Chrétien de Troyes


Part III

Translated by A. S. Kline © Copyright 2018 All Rights Reserved.

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Lines 3621-3748 Fenice is captured by the Duke’s men

A spy to the Duke now came

With tidings to delight the same:

‘Sire,’ he said, ‘not one is left

In the Greek camp but is bereft

Of any means for his defence.

The emperor’s daughter I sense

Could be seized from her tent

While the Greeks are all intent

On the wounded, or the fight.

Lend me a hundred knights,

And you will have her today;

For by an ancient hidden way

I’ll lead them there so secretly

That not a man of Germany

Will know of, or encounter, us,

Till the maid from her tent thus

They can seize and lead away,

And not a man to say them nay.’

This filled the Duke with delight,

And more than a hundred knights

He assigned the spy; this company,

Being guided so fortunately,

They seized the maiden in due course,

Without employing brute force,

But easily leading her away.

Far from the tents, on their way,

Twelve were detailed to escort her,

The rest departing not long after,

The twelve accompanying the maid,

While the rest the news relayed

To the Duke of their success.

Since the Duke doth now possess

What he desires, he doth agree

A truce with the Greek enemy,

The truce to last till the next day.

The Duke’s men then rode away,

The Greeks without more ado

Returning to their tents anew.

But Cligès remained behind,

On a hill where none would mind

Him, till there came in sight

The maiden and the twelve knights,

Carrying her away swiftly.

Cligès, in his lust for glory,

Charged them, at a thought;

Their flight is not for naught,

His heart and mind both agree.

So, when he sees them flee,

He spurs after them. But they

Wrongly think that this may

Be the Duke, for, by and by:

‘Reign in a moment,’ they cry,

‘He has parted from the host,

And after us alone doth post.’

Not a man but thinks this so,

All wish to greet him though,

And turn around, one by one.

Meanwhile Cligès had gone

Into a dip between the hills,

And might have lost them still,

If they had not paused a while

Nor ridden back, in single file.

Six now ride to the attack,

Each alone, as they turn back.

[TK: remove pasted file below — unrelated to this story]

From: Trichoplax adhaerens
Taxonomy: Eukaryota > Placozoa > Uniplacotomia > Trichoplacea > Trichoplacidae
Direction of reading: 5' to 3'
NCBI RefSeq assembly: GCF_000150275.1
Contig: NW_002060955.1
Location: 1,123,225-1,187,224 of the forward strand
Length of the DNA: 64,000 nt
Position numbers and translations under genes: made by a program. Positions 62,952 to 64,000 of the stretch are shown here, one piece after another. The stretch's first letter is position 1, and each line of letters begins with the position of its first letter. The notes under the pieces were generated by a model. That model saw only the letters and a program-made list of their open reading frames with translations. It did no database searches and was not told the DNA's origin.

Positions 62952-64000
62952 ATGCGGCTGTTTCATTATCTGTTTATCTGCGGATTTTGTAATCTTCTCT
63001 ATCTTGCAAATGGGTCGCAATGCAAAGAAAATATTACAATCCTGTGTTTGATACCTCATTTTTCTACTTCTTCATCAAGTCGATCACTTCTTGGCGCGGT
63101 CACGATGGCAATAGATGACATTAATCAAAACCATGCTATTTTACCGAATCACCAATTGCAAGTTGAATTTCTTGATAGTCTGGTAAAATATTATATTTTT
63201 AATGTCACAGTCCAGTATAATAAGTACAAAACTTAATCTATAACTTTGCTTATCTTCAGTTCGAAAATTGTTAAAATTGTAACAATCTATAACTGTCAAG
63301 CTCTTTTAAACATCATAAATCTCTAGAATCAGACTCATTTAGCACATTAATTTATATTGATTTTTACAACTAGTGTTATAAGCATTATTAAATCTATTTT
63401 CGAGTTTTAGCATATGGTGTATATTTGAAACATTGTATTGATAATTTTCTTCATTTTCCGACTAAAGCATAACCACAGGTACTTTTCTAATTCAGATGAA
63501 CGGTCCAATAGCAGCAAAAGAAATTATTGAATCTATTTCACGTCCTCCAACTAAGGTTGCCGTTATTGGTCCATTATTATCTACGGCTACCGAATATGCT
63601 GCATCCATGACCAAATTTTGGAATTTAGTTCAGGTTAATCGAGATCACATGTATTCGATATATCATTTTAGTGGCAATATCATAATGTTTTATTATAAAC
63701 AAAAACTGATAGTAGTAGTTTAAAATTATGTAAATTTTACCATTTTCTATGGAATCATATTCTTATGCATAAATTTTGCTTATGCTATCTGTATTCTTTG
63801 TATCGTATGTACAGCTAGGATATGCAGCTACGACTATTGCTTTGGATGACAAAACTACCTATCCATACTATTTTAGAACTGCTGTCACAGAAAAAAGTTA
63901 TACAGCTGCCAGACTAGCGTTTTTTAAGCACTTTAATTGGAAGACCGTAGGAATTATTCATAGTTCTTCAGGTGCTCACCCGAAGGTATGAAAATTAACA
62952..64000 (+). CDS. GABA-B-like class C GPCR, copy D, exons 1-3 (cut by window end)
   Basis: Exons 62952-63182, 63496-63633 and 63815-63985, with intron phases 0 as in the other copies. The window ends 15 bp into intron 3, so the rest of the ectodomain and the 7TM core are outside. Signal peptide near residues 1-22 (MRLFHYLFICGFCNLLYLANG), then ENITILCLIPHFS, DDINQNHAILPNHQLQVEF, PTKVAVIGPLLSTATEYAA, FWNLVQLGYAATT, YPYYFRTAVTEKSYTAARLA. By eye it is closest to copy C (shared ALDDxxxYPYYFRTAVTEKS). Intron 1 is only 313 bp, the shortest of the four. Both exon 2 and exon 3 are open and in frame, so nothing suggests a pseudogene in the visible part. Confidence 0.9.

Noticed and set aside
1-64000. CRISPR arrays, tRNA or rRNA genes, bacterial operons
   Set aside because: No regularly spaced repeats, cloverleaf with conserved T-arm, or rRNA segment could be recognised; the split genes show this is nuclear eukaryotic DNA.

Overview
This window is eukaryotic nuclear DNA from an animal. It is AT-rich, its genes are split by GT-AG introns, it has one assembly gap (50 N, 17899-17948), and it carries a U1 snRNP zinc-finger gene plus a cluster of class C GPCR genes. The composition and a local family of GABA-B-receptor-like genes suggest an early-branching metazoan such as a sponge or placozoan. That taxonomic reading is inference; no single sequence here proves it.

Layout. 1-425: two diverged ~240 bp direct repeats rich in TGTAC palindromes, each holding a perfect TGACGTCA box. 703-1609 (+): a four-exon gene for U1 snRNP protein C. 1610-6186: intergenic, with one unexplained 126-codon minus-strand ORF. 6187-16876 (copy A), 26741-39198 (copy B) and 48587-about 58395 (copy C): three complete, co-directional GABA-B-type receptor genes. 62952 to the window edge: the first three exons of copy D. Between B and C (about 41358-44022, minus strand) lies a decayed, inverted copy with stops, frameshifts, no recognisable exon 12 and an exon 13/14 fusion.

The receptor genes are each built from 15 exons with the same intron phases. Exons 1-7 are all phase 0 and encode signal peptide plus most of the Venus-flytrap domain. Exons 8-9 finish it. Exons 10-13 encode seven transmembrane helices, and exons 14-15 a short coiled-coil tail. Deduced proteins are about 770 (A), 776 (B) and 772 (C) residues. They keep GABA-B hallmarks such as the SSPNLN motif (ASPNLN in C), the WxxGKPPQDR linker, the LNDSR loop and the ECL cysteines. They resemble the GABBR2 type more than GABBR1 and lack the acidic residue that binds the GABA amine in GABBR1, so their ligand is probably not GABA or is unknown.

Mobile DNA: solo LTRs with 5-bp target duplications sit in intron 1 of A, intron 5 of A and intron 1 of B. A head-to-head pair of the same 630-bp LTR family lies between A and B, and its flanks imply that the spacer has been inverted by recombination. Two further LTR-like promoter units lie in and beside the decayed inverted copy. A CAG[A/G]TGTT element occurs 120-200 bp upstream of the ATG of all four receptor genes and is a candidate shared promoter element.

The others lead the maiden on

At a slow amble, they are gone,

Or trotting onwards gently;

While the first six spur briskly,

Galloping along the vale,

Till the swiftest came in hail,

And seeing Cligès cried loudly:

‘God save the Duke of Saxony!

My Duke, we now have the lady,

No more the Greeks will she see,

And now her to you we render.’

When this shout, all in error,

Cligès hears, this fellow’s cry,

His heart is much pained thereby.

No wonder then if he is enraged,

Never was wild beast, uncaged,

Whether lion, tiger, leopard,

On seeing its cubs captured

So stirred, angered so fiercely,

Or roused to fight so ardently,

As Cligès, who death doth vow,

Should he abandon his love now.

Better that he die than fail her,

His distress spurs on his anger,

His courage thus mounting higher.

He spurred on the Arab charger

And struck his enemy’s shield

With such force that it did yield;

In truth, so great a blow did deal,

That his foe’s heart felt the steel.

He spurs the Arab charger on

A dozen rods and more is gone,

Strengthened by his encounter,

Until he meets a second comer,

For they approach him singly,

Each man attacking fearlessly.

Thus Cligès fights them, one by one.

And since each meets him alone,

They cannot turn about for aid.

A charge at the second he made,

Who like the first thought to cry

The news that Cligès must die,

And take joy in it, as the other,

But Cligès cares not for his chatter,

Nor does he stop to hear him speak.

Rather he thrusts his lance flesh deep,

So the blood spurts on withdrawal,

Stealing his foe’s speech, life and all.

After these two he meets the third,

Who thinking to find him perturbed,

And give him joy of his own fate,